Dozens of flights and ferry services were cancelled, while several highways across the island were shut amid fears of landslides and floods.
A typhoon will hit northern Taiwan later on Monday, meteorologists said, shutting financial markets and schools as airlines cancelled dozens of flights amid warnings of floods and high winds on the island.
Typhoon Mitag, categorised by Taiwan's weather bureau as the second-strongest typhoon level, was expected to approach the coast of the northeastern county of Yilan with maximum winds of 162 kmh (100 mph).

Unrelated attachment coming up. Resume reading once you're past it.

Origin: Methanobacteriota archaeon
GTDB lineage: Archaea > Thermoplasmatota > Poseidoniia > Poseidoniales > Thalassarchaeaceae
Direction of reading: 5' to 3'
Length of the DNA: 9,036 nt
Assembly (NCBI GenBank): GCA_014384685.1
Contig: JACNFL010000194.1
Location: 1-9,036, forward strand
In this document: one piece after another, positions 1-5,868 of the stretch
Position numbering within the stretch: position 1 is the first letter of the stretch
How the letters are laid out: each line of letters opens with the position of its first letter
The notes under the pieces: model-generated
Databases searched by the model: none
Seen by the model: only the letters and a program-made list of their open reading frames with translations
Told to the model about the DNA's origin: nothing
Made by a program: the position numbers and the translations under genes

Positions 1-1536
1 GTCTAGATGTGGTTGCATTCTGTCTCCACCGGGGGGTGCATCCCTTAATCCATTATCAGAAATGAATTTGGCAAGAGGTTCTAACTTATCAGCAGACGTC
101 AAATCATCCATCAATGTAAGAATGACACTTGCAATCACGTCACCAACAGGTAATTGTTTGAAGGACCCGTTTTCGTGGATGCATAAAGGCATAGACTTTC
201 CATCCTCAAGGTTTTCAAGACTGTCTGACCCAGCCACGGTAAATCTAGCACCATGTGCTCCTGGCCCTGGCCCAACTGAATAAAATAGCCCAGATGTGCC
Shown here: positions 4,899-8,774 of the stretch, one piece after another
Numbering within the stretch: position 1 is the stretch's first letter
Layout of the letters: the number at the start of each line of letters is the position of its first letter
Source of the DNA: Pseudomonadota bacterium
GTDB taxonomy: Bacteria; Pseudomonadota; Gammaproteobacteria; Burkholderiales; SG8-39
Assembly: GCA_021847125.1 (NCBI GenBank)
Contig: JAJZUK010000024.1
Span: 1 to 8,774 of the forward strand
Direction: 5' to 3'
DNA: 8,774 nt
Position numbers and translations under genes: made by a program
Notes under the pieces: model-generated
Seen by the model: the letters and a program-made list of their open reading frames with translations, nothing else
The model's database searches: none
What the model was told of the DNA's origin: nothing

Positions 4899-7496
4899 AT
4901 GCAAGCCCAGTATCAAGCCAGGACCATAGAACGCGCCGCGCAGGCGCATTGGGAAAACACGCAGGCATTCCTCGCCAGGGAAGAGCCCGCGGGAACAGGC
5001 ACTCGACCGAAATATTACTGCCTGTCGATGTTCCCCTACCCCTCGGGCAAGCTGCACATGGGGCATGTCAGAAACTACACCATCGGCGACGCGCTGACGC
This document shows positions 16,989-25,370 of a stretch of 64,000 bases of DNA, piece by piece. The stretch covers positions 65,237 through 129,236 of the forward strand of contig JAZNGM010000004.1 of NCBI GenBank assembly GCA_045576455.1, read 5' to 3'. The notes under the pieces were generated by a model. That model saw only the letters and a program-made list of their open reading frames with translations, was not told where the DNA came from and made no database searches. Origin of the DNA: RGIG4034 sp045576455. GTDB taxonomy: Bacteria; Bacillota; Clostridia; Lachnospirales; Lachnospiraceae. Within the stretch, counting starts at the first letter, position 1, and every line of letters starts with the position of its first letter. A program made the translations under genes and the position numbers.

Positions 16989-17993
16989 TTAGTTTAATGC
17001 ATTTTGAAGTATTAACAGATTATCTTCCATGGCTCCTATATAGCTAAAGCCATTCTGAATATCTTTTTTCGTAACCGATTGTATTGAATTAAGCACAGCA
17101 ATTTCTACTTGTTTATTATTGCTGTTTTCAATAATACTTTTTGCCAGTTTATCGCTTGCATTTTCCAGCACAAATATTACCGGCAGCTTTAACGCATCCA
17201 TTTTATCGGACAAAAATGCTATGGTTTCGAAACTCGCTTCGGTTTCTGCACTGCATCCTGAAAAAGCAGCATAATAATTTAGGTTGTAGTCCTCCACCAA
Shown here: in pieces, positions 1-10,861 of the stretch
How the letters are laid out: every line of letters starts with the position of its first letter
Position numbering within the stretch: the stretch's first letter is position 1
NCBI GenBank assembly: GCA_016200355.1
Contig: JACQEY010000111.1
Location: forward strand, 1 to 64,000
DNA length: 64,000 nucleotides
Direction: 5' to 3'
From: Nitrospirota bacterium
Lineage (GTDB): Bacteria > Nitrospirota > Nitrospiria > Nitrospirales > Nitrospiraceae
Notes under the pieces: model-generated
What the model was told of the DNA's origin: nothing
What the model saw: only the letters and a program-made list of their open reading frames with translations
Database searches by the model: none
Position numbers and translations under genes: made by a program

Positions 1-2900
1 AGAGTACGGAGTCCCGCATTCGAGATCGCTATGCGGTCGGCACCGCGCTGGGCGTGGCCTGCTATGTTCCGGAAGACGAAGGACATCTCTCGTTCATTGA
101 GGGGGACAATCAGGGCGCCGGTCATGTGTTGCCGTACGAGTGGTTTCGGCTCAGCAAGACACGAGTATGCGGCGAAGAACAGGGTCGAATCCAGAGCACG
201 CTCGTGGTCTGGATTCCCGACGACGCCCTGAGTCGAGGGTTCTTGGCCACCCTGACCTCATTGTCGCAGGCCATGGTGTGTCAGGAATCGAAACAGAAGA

It was moving across the ocean in a north-northwesterly direction at 27 kmh (17 mph), weather officials said, and could gain strength as it approaches the island.
The bureau issued wind and rain warnings for greater Taipei, the northern port city of Keelung, and other northern counties. It also put out a warning to seafarers around Taiwan.
"Typhoon Mitag is about to hit Taiwan ... Please pay attention to your safety and make preparations for the typhoon," Premier Su Tseng-chang wrote on Facebook late on Sunday.
The typhoon was expected to approach China's eastern city of Shanghai on Tuesday, forecasts showed.
Typhoons regularly hit Taiwan, China, the Philippines and Japan in the second half of the year, gathering strength from the warm waters of the Pacific Ocean or South China Sea.
Typhoon Morakot devastated Taiwan in 2009 and killed nearly 700 people, most of them in landslides.